3. glengyron

    David, given that Fiona Pattern is even here in this thread I don’t think it’s that hard to clarify the story. It’s a matter of seeing if one of the four other companies is willing to come forward and corroborate the story. Given the fact that they have to get future product past the censors that might take a bit of work, but it’s eminently possible.

    The opacity in this story is in the guidelines and decision making that occurs at ACB. Turning a spotlight on the ASP doesn’t seem to be pointing in the right direction.

    The ACB has certainly not said that breast size is irrelevant to classification decisions, which they could easily do.

  4. Melinda Reist

    Thanks for cutting through Australian Sex Party panic on this Ruth. Another reality check can be found here.

    http://www.abc.net.au/unleashed/stories/s2429316.htm

  5. gerard

    So what is the policy on big breasts on under 18 years old? Some very young have size D and might well make it past the censor’s loupe.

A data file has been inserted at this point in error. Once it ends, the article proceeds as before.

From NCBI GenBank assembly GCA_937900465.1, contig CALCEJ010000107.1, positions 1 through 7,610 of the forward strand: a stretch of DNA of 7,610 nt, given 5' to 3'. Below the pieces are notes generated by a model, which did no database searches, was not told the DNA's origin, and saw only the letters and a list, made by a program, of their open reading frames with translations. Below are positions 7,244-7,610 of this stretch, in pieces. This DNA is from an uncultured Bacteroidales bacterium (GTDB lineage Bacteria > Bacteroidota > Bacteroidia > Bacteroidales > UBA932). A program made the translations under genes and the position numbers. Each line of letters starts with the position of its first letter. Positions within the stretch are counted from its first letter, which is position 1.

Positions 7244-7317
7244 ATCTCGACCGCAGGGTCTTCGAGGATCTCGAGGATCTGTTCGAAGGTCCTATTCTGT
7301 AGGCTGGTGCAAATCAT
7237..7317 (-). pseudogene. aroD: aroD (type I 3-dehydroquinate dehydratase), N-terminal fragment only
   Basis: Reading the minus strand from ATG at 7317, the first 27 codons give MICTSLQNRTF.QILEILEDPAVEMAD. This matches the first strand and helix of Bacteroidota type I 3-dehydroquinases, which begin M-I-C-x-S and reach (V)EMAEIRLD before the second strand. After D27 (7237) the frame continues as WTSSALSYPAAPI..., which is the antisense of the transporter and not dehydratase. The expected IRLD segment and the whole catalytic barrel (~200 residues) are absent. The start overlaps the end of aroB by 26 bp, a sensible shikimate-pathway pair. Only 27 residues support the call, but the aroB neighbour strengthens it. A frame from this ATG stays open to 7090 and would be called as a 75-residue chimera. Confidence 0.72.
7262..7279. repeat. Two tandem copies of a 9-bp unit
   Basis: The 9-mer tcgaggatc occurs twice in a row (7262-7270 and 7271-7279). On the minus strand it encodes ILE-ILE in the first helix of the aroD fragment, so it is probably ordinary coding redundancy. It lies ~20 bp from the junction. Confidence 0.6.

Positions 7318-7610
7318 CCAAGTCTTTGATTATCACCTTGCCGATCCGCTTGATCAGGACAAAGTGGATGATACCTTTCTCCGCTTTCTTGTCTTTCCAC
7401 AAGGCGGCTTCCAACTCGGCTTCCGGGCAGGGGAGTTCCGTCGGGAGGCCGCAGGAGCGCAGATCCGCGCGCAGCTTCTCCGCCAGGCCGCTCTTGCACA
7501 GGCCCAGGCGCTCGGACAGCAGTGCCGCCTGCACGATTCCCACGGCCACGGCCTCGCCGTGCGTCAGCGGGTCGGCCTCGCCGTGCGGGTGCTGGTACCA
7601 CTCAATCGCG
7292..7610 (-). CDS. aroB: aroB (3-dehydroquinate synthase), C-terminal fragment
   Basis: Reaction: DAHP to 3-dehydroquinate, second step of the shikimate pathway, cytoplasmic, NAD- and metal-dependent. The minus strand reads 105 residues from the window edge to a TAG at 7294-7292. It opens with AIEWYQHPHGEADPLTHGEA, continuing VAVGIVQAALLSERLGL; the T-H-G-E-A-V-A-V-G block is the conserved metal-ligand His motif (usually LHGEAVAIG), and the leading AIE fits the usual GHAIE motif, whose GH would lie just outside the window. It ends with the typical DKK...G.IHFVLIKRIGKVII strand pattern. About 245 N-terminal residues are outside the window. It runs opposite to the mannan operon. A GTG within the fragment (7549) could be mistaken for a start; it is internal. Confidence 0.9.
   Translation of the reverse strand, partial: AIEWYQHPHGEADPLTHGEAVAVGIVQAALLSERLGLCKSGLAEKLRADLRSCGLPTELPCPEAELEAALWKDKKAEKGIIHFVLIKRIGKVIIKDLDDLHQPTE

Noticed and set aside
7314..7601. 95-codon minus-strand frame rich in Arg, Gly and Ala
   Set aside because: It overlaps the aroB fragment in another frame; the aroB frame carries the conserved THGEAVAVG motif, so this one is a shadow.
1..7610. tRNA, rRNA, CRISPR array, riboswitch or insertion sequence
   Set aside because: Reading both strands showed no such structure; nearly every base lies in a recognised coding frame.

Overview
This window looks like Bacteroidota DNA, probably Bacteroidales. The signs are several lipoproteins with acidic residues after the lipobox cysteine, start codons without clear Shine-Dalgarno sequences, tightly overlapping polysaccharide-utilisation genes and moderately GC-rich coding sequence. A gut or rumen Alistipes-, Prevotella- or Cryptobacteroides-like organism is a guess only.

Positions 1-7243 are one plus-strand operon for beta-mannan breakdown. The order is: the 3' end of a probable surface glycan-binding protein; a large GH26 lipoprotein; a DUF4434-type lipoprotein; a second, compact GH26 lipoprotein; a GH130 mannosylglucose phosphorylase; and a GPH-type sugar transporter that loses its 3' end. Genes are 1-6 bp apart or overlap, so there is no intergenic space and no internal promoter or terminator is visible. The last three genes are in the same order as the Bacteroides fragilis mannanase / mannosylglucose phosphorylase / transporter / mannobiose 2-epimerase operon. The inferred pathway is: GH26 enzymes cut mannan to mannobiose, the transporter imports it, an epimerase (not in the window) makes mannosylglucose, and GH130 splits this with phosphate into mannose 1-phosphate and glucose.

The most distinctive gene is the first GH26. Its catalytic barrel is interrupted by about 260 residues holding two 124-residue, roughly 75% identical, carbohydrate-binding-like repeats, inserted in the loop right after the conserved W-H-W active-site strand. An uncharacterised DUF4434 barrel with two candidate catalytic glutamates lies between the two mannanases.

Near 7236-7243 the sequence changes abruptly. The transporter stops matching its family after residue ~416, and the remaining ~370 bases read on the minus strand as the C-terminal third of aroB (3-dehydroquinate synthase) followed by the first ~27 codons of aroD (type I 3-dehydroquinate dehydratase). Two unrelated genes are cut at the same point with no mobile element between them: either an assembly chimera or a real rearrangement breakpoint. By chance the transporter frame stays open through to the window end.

Talking about the loupe, how about looking at breasts with just one eye or just squinting? Would that be allowed?

    We must stay alert but not tumescent.

    http://oosterman.wordpress.com/

  6. David Jackmanson

    Glengyron, the point is that the story was *not* confirmed before publication. It’s sensationalist and can’t be shown to be true based on currently available information.

    I suspect that there may well be pressure on the Classification Board to ban more magazines of the “barely legal” type. And it’s entirely possible, even likely, that breast size is a big factor in making decisions to ban these magazines or not. But the simple fact is we have only the unverified word of someone who is both a partisan in this issue, and who represents organisations with commercial interests in these decisions. That is perfectly legitimate, and I broadly support the aims of the Australian Sex Party. However I don’t accept the word of any partisan in any issue without checking for myself.

  7. Ben

    Melinda Reist, I believe you are blurring the difference between correlation and causation.

    Yes paedophiles and rapists use porn (for the 99% of people who don’t commit sex crimes), but that in no way proves that porn made them into sexual deviants.